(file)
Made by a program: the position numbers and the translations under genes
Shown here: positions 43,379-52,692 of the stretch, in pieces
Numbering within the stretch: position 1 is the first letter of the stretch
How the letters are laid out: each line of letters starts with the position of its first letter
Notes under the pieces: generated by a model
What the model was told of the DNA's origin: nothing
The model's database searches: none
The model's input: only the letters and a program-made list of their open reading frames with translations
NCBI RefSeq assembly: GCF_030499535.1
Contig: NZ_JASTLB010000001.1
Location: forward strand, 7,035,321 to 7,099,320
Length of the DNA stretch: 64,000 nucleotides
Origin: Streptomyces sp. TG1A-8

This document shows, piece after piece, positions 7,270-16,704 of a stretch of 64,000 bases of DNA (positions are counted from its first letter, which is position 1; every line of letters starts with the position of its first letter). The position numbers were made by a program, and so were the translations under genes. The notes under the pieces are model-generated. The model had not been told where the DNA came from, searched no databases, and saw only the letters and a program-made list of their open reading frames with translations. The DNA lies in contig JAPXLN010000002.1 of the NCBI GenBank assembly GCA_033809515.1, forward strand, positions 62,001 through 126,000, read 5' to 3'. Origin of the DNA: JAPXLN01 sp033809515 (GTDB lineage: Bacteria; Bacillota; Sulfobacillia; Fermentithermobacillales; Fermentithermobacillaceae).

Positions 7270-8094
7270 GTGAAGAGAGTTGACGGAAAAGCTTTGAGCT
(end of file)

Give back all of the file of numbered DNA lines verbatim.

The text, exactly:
Made by a program: the position numbers and the translations under genes
Shown here: positions 43,379-52,692 of the stretch, in pieces
Numbering within the stretch: position 1 is the first letter of the stretch
How the letters are laid out: each line of letters starts with the position of its first letter
Notes under the pieces: generated by a model
What the model was told of the DNA's origin: nothing
The model's database searches: none
The model's input: only the letters and a program-made list of their open reading frames with translations
NCBI RefSeq assembly: GCF_030499535.1
Contig: NZ_JASTLB010000001.1
Location: forward strand, 7,035,321 to 7,099,320
Length of the DNA stretch: 64,000 nucleotides
Origin: Streptomyces sp. TG1A-8

This document shows, piece after piece, positions 7,270-16,704 of a stretch of 64,000 bases of DNA (positions are counted from its first letter, which is position 1; every line of letters starts with the position of its first letter). The position numbers were made by a program, and so were the translations under genes. The notes under the pieces are model-generated. The model had not been told where the DNA came from, searched no databases, and saw only the letters and a program-made list of their open reading frames with translations. The DNA lies in contig JAPXLN010000002.1 of the NCBI GenBank assembly GCA_033809515.1, forward strand, positions 62,001 through 126,000, read 5' to 3'. Origin of the DNA: JAPXLN01 sp033809515 (GTDB lineage: Bacteria; Bacillota; Sulfobacillia; Fermentithermobacillales; Fermentithermobacillaceae).

Positions 7270-8094
7270 GTGAAGAGAGTTGACGGAAAAGCTTTGAGCT